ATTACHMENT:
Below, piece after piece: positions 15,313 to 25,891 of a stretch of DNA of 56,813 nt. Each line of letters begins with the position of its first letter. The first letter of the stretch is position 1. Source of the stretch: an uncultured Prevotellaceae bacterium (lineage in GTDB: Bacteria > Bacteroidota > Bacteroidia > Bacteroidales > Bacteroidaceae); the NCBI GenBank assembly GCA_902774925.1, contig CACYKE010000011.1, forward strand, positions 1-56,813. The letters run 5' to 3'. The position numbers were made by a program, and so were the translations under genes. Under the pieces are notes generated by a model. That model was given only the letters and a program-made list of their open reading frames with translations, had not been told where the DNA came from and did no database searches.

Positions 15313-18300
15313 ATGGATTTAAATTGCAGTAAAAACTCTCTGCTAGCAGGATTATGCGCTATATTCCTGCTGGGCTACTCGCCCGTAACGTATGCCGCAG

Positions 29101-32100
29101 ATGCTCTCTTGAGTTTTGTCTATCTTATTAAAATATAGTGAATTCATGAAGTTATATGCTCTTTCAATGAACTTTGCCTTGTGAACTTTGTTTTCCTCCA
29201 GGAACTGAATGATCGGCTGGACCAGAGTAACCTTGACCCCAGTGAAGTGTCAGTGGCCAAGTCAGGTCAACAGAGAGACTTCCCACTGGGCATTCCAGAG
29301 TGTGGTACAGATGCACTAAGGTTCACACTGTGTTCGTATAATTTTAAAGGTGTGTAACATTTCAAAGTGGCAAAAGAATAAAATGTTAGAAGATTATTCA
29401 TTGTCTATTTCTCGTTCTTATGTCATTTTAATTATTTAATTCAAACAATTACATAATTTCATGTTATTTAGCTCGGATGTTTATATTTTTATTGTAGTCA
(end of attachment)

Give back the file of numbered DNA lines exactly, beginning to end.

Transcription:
Below, piece after piece: positions 15,313 to 25,891 of a stretch of DNA of 56,813 nt. Each line of letters begins with the position of its first letter. The first letter of the stretch is position 1. Source of the stretch: an uncultured Prevotellaceae bacterium (lineage in GTDB: Bacteria > Bacteroidota > Bacteroidia > Bacteroidales > Bacteroidaceae); the NCBI GenBank assembly GCA_902774925.1, contig CACYKE010000011.1, forward strand, positions 1-56,813. The letters run 5' to 3'. The position numbers were made by a program, and so were the translations under genes. Under the pieces are notes generated by a model. That model was given only the letters and a program-made list of their open reading frames with translations, had not been told where the DNA came from and did no database searches.

Positions 15313-18300
15313 ATGGATTTAAATTGCAGTAAAAACTCTCTGCTAGCAGGATTATGCGCTATATTCCTGCTGGGCTACTCGCCCGTAACGTATGCCGCAG

Positions 29101-32100
29101 ATGCTCTCTTGAGTTTTGTCTATCTTATTAAAATATAGTGAATTCATGAAGTTATATGCTCTTTCAATGAACTTTGCCTTGTGAACTTTGTTTTCCTCCA
29201 GGAACTGAATGATCGGCTGGACCAGAGTAACCTTGACCCCAGTGAAGTGTCAGTGGCCAAGTCAGGTCAACAGAGAGACTTCCCACTGGGCATTCCAGAG
29301 TGTGGTACAGATGCACTAAGGTTCACACTGTGTTCGTATAATTTTAAAGGTGTGTAACATTTCAAAGTGGCAAAAGAATAAAATGTTAGAAGATTATTCA
29401 TTGTCTATTTCTCGTTCTTATGTCATTTTAATTATTTAATTCAAACAATTACATAATTTCATGTTATTTAGCTCGGATGTTTATATTTTTATTGTAGTCA